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I noticed this while checking the performance of our Teamviewer connections. If i start a download test, the following pattern can be observed in the TCP stream graph provided by Wireshark:

TCP-Stream-Graph

The red arrows mark the observed TCP DUP ACKs and TCP Fast Retransmission events:

Wireshark Log

I'm able to lower the number of DUP ACKs by enabling and tuning QoS settings on our Sophos firewall. The number of DUP ACKs goes down from a few hundred down to about 20-30.

enter image description here

My question is if this is normal for a saturated downlink or should i investigate further? I ran the tests on our 16MBit SDSL line while only maxing out the download bandwidth.

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    This is normal on saturated links. Packet drops caused by congestion is the reason for the DUP ACKs. – Winnie Tigger Jun 8 '18 at 9:14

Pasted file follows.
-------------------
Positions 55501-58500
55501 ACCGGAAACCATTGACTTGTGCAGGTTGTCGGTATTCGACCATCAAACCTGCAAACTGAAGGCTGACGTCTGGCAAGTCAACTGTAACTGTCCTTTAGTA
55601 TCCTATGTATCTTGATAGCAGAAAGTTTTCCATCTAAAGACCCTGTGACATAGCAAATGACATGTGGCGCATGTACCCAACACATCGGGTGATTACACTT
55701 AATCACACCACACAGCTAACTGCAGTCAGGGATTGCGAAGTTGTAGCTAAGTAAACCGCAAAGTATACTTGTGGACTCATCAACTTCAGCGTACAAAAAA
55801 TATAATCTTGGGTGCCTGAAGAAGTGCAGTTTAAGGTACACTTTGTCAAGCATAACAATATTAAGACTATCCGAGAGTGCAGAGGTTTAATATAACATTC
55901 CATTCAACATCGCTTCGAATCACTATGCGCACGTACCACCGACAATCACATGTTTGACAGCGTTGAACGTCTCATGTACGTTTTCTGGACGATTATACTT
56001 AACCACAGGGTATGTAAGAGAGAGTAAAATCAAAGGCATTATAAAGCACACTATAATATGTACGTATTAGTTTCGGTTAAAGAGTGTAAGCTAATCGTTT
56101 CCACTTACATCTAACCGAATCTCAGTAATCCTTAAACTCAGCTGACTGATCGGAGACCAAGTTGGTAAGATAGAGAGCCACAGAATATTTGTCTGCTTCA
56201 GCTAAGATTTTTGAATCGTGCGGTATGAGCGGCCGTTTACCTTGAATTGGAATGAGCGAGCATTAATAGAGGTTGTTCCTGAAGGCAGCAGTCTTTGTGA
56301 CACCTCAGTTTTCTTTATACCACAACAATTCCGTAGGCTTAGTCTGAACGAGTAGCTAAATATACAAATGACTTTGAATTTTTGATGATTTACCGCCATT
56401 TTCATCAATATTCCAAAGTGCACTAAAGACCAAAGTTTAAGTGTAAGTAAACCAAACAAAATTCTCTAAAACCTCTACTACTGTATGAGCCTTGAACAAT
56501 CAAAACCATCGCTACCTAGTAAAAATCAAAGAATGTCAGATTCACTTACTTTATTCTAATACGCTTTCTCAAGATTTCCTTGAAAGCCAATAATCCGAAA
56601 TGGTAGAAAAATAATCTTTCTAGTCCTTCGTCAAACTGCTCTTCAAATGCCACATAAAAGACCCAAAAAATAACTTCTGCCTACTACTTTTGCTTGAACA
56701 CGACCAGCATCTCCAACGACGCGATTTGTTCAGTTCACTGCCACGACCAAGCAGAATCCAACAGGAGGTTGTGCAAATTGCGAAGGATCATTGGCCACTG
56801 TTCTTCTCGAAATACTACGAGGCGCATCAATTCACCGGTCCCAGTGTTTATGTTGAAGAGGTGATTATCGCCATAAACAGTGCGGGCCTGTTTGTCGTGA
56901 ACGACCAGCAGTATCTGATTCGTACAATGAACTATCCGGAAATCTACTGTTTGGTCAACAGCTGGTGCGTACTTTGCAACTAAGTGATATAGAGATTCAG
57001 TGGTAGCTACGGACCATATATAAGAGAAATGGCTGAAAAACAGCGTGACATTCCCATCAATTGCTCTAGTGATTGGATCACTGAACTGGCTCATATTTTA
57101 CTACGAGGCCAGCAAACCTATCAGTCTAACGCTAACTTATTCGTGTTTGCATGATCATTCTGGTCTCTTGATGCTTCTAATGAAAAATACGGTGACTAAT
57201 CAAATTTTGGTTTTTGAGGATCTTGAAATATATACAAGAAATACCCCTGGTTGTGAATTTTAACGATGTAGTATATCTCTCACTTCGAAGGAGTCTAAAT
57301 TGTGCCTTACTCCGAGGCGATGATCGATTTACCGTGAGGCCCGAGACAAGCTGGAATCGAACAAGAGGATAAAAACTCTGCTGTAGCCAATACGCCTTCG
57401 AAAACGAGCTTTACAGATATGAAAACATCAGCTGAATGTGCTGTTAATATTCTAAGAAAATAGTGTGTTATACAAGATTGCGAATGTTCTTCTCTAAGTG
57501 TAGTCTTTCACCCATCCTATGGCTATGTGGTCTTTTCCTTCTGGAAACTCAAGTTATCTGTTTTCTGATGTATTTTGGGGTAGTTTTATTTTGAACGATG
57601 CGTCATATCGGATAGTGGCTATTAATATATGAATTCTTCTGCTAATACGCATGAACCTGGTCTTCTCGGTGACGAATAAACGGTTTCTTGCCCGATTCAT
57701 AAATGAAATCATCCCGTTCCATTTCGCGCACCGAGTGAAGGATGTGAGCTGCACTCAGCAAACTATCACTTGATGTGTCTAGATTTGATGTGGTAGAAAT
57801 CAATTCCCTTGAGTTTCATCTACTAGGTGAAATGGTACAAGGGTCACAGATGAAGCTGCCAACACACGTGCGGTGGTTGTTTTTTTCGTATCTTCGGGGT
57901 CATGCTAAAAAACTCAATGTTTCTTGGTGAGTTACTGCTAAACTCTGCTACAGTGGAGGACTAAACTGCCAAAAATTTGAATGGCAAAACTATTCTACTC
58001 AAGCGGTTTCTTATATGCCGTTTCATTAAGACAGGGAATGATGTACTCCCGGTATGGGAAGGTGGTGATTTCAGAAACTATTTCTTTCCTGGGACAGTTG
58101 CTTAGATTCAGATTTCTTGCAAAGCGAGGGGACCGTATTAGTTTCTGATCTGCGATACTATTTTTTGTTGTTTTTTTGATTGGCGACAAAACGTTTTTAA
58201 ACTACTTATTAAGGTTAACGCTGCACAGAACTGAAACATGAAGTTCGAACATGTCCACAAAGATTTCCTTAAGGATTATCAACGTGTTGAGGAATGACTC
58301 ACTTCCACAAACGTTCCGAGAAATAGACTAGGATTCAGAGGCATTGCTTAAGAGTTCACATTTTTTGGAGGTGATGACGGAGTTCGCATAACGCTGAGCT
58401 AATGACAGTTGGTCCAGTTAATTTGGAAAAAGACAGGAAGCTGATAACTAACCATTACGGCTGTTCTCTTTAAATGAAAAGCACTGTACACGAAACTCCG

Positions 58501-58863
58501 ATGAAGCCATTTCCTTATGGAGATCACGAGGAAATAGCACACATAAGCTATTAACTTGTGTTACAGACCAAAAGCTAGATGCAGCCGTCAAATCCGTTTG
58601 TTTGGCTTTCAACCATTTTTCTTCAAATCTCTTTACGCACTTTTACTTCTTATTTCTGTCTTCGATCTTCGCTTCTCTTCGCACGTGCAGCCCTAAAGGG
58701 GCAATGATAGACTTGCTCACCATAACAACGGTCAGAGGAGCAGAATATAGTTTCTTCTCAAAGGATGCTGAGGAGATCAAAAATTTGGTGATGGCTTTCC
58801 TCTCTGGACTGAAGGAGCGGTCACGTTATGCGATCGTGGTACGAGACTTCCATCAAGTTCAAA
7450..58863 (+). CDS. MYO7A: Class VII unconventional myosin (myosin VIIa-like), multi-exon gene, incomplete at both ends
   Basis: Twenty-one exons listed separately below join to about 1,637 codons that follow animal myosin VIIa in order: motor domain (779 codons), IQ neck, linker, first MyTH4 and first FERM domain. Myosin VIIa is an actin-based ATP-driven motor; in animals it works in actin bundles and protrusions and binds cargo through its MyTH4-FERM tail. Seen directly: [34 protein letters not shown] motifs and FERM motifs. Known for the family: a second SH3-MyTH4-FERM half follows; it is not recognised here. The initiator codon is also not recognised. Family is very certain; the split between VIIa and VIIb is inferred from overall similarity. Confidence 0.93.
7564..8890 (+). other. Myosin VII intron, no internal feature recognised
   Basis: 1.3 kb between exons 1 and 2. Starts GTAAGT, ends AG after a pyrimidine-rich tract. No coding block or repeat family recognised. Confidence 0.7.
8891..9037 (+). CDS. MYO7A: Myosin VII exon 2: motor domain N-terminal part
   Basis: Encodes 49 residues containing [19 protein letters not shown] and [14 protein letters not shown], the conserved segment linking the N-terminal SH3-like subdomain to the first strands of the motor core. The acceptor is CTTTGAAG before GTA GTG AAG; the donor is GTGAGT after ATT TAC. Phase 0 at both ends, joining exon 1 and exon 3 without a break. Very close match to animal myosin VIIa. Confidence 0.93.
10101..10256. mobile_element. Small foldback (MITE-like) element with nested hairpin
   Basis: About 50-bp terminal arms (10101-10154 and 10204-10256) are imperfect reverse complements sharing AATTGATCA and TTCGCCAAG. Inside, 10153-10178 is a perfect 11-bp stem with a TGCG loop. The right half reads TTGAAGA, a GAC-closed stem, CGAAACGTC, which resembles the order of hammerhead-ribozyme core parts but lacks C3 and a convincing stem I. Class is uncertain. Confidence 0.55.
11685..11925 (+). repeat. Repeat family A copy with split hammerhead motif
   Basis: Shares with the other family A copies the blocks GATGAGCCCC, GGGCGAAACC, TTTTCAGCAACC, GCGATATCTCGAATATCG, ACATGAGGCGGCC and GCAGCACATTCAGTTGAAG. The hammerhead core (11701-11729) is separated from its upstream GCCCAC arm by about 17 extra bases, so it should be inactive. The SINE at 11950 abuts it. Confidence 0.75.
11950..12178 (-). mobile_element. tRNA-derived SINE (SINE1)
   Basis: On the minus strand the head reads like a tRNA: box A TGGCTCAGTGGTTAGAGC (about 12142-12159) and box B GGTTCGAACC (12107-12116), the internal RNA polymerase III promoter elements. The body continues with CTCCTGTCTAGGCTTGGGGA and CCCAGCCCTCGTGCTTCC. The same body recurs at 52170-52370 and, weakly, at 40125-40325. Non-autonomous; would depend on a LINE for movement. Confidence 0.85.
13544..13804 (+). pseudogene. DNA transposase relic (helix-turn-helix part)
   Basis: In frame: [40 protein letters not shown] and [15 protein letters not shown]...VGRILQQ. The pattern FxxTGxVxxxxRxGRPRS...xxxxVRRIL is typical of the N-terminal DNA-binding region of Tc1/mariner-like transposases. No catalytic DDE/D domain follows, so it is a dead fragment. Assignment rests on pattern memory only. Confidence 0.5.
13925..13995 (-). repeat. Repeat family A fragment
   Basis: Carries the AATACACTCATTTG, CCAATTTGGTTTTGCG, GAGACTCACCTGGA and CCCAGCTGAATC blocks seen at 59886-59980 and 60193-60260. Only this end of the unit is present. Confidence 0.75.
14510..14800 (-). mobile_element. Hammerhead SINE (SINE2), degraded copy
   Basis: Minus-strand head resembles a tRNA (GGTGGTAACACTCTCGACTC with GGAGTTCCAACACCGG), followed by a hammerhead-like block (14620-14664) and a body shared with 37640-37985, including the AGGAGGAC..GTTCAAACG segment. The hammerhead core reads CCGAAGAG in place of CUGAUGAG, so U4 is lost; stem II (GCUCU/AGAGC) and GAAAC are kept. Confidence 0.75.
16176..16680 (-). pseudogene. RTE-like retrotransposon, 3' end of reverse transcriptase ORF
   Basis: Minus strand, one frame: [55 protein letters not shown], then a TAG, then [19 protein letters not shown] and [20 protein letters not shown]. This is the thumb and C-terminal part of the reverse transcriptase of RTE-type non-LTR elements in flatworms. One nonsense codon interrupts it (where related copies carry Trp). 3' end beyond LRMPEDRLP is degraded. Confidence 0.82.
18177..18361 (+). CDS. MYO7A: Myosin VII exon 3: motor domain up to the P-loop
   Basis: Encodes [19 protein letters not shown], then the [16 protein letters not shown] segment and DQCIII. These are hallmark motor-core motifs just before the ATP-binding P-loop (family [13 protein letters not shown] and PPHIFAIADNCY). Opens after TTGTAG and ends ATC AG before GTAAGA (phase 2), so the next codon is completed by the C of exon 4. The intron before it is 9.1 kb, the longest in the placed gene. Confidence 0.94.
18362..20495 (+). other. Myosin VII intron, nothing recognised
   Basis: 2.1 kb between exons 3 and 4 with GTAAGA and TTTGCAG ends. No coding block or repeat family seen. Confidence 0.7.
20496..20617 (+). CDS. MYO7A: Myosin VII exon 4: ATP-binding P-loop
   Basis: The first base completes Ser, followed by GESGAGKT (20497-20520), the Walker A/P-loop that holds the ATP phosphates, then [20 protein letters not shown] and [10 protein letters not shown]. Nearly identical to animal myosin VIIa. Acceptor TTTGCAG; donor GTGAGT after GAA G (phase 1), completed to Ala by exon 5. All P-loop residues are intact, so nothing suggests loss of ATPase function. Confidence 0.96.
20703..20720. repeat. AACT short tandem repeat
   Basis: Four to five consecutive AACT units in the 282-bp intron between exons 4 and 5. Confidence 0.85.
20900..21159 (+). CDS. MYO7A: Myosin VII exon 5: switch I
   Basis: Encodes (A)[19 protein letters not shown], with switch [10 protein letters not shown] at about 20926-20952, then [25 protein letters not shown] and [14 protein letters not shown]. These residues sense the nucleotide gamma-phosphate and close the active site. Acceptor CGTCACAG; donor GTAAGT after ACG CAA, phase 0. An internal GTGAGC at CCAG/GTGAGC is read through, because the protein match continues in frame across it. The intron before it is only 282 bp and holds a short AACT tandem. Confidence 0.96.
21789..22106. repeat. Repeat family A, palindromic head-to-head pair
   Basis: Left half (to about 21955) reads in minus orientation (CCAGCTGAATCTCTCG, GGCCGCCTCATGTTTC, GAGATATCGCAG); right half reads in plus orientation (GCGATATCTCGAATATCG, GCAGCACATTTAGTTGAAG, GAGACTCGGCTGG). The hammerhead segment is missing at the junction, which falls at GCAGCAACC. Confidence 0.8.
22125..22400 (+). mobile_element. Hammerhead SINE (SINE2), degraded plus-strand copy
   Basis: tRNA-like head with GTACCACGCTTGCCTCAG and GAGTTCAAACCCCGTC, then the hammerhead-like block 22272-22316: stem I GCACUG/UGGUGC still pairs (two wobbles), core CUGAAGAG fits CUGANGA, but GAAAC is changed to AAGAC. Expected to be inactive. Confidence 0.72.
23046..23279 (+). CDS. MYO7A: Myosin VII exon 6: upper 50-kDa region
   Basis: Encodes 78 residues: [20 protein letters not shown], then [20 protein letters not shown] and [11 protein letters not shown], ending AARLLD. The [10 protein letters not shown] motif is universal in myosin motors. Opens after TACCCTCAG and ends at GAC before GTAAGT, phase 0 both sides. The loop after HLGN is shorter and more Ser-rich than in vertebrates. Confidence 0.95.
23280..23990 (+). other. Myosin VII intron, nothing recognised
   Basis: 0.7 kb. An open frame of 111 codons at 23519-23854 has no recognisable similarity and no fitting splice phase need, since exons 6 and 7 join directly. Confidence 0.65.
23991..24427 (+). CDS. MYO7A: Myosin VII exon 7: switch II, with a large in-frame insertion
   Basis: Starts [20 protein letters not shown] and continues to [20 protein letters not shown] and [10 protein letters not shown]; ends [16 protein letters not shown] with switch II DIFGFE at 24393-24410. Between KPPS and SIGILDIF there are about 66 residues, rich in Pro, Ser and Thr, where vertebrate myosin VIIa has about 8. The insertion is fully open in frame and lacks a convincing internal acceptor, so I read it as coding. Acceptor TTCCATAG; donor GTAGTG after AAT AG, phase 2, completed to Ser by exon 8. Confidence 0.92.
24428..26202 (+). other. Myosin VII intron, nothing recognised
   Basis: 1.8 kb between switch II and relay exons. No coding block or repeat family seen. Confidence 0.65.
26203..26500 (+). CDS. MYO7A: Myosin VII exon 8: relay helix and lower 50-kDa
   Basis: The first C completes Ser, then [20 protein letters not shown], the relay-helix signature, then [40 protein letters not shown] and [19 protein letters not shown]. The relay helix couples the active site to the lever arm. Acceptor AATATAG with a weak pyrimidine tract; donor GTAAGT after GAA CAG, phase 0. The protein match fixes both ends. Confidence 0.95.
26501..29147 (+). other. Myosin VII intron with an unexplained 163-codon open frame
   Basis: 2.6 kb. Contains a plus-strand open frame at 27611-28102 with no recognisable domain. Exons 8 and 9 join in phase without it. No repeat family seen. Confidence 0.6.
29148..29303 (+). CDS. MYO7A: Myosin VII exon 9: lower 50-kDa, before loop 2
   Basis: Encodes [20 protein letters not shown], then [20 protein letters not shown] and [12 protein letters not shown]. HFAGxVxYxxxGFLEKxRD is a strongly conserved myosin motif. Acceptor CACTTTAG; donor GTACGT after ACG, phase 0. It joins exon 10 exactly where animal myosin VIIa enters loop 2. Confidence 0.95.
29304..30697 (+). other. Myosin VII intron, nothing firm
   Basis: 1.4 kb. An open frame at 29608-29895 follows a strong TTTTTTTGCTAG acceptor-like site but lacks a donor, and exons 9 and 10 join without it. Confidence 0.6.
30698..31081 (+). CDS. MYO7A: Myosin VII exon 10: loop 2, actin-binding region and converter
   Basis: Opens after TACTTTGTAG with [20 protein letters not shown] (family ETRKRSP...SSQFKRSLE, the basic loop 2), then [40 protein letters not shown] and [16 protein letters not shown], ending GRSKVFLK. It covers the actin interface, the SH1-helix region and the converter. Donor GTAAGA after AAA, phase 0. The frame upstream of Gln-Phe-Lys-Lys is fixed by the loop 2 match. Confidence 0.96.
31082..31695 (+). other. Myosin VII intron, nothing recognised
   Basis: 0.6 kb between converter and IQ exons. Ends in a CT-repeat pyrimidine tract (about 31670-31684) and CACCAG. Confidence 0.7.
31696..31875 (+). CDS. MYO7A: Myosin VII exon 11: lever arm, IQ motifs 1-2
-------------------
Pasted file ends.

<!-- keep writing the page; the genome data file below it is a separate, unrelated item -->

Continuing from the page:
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When a link becomes saturated and the queueing depth increases significantly a sudden delay is introduced to the stream. This often causes unnecessary retransmissions because the ACKs for the queued data segments were't received in the expected time window (or the ACKs were delayed in the opposite direction).

With a constant load level the retransmissions should even out as TCP's RTT tracking adapts but with the loads changing permanently, retransmission counts will likely stay on that level.

QoS can help reduce the queueing delay but there's only so much you can do from one side of a link.

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